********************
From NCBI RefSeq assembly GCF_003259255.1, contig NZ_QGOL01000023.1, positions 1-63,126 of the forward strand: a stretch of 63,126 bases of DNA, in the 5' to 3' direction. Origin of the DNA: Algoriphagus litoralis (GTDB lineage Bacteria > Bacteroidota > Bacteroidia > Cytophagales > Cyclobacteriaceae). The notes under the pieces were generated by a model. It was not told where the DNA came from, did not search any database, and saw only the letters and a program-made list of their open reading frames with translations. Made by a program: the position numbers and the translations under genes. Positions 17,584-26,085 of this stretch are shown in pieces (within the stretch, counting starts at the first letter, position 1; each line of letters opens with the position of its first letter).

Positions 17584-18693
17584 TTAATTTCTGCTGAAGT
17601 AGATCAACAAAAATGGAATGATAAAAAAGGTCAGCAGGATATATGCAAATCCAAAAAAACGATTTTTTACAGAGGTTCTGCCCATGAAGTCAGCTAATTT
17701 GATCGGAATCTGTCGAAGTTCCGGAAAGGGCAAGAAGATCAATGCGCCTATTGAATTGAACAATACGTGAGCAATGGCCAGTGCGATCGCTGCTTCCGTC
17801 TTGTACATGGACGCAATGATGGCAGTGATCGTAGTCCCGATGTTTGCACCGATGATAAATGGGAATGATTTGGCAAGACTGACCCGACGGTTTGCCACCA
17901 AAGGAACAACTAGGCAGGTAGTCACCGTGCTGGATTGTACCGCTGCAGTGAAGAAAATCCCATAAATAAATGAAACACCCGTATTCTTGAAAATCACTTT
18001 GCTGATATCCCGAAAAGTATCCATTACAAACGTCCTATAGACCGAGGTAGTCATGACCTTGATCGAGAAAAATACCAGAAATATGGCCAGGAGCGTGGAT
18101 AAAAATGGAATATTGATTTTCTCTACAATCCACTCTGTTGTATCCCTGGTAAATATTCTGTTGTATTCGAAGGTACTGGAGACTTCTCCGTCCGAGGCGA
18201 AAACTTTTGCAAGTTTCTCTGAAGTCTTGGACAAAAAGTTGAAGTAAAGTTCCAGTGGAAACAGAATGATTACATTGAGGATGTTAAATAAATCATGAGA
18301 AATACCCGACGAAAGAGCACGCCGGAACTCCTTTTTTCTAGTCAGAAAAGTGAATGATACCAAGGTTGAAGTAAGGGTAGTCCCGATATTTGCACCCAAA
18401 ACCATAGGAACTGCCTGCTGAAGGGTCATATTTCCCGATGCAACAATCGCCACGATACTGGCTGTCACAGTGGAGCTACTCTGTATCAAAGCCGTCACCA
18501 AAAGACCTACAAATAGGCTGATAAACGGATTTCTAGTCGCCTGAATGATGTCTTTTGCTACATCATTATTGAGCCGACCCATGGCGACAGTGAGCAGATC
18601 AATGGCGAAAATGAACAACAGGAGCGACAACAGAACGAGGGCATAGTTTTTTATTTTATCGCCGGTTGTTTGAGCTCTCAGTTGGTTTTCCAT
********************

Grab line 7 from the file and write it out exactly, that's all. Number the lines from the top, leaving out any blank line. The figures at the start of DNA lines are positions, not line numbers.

17901 AAGGAACAACTAGGCAGGTAGTCACCGTGCTGGATTGTACCGCTGCAGTGAAGAAAATCCCATAAATAAATGAAACACCCGTATTCTTGAAAATCACTTT